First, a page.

The point of JCS is to portray both sides of the betrayal, and to explain that Judas had reasons for what he did. The lyrics do indicate a certain level of not only frustration but anger and vindictiveness that Judas feels towards Jesus. Brandon Victor Dixon is a decent vocalist, but the way that he delivered the lines didn’t exactly say “anger” to me. There’s despair and love and anguish in there, sure, but those are nuances that I look for to balance out the anger. It’s like putting all the garlic and onion and celery you could ever want into a chicken soup, but leaving out the dang chicken.

And this is exhibited the best in “The Last Supper.” John Legend is pouring all his passion into his lines, but with a sad-sweet-despairing Judas, what’s usually almost a fight scene is instead … really vocally unbalanced. “To think I admired you – well, now I despise you!” are words that should be hurled like arrows, like daggers, like a freaking fireball. Instead they’re almost whispered. “The Last Supper” is the opening number in Act Two, and it should start off with a punch! And with John Legend as Jesus, it does! But then Brandon Victor Dixon opens his mouth and … it kind of falls apart. I’m sorry, buddy, I really am. I’m sure you’d make a wonderful Peter. But I’d pick somebody else as Judas.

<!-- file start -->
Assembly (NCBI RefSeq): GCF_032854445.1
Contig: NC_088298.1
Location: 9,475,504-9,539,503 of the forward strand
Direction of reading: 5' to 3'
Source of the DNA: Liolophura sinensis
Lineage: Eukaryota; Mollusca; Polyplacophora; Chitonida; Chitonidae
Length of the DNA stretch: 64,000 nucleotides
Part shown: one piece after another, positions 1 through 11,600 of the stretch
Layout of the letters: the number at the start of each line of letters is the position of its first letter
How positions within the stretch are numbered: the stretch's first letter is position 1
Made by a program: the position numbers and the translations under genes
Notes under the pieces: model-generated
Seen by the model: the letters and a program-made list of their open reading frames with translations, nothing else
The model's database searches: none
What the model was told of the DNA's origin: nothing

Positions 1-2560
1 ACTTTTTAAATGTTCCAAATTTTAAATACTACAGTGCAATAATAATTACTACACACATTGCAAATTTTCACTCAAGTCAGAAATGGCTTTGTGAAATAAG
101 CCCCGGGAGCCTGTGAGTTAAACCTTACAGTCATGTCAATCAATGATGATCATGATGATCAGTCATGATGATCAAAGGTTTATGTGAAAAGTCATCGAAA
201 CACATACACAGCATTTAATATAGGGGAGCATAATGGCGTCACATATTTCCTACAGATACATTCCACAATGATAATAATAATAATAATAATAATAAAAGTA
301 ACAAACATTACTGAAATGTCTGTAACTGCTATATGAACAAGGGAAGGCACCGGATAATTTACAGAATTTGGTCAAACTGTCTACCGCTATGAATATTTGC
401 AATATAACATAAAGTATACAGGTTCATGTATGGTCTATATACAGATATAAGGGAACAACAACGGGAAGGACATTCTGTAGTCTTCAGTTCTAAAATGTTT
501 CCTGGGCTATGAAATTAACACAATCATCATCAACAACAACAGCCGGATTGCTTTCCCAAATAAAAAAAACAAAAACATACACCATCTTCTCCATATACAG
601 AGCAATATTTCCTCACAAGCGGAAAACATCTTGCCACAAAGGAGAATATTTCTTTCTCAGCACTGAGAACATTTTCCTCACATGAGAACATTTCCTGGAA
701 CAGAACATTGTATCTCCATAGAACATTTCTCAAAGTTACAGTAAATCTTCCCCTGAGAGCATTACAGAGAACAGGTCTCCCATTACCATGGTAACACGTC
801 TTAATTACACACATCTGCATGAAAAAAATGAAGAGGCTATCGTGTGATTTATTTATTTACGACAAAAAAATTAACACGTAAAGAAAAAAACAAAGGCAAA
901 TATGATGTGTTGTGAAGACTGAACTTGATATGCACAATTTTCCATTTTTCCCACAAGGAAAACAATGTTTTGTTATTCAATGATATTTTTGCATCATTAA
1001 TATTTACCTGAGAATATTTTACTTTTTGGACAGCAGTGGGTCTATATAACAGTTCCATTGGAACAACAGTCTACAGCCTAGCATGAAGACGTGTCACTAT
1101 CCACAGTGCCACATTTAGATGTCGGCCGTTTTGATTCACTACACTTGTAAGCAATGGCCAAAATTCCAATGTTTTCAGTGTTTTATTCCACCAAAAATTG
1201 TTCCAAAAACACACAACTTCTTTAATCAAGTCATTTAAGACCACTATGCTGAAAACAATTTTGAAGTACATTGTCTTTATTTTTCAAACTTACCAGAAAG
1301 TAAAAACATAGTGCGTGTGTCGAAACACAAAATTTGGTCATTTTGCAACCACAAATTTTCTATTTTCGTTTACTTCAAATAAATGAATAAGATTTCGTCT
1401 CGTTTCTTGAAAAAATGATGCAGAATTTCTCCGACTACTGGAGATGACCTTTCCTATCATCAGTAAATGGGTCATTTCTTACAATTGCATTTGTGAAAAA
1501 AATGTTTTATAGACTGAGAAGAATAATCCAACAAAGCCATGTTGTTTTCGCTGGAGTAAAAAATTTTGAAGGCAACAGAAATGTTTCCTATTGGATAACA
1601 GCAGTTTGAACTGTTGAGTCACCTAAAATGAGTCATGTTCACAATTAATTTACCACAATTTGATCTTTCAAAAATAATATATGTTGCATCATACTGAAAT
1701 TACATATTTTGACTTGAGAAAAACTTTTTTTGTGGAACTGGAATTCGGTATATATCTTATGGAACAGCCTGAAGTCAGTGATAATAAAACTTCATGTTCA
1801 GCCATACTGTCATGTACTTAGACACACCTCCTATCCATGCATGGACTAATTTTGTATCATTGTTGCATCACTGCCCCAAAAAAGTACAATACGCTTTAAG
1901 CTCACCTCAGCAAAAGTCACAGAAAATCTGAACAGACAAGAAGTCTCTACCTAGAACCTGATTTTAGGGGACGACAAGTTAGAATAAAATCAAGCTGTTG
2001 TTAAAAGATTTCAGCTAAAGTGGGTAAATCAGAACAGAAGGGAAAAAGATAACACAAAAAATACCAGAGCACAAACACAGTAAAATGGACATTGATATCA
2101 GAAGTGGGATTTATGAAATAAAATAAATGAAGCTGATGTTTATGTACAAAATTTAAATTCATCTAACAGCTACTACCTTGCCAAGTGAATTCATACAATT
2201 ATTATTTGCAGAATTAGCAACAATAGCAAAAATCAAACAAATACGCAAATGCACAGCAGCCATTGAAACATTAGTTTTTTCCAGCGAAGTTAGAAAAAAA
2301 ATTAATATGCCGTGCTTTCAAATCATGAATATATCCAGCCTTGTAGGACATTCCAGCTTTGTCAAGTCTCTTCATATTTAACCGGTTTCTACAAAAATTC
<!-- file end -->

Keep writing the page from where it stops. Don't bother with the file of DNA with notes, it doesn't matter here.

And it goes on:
And honestly – if you’re gonna pick a guy from Hamilton to play Judas, why not pick Leslie Odom Jr? Or do you not think he’d work as well in the glittery shirts?

Or Erik Grönwall would look pretty good in the glittery shirts too. Just saying.

Les Mis, overview

I’m almost exactly a month late for Victor Hugo’s birthday (the man would have turned 416 on February 26th), but it’s never too late to talk about the man or his work. As far as I know, there is no other author who has managed to motivate a city to completely renovate and curate a crumbling building that had been around for several hundred years, just because he thought architecture was kind of cool.

As far as I know, there is also no other author who would mail someone else a live bat in an envelope. Yes, Victor Hugo was that kind of guy.

Though Lord Byron had a pet bear in college, so who knows, really. Those Romantics were all pretty crazy no matter which side of the Channel they were on.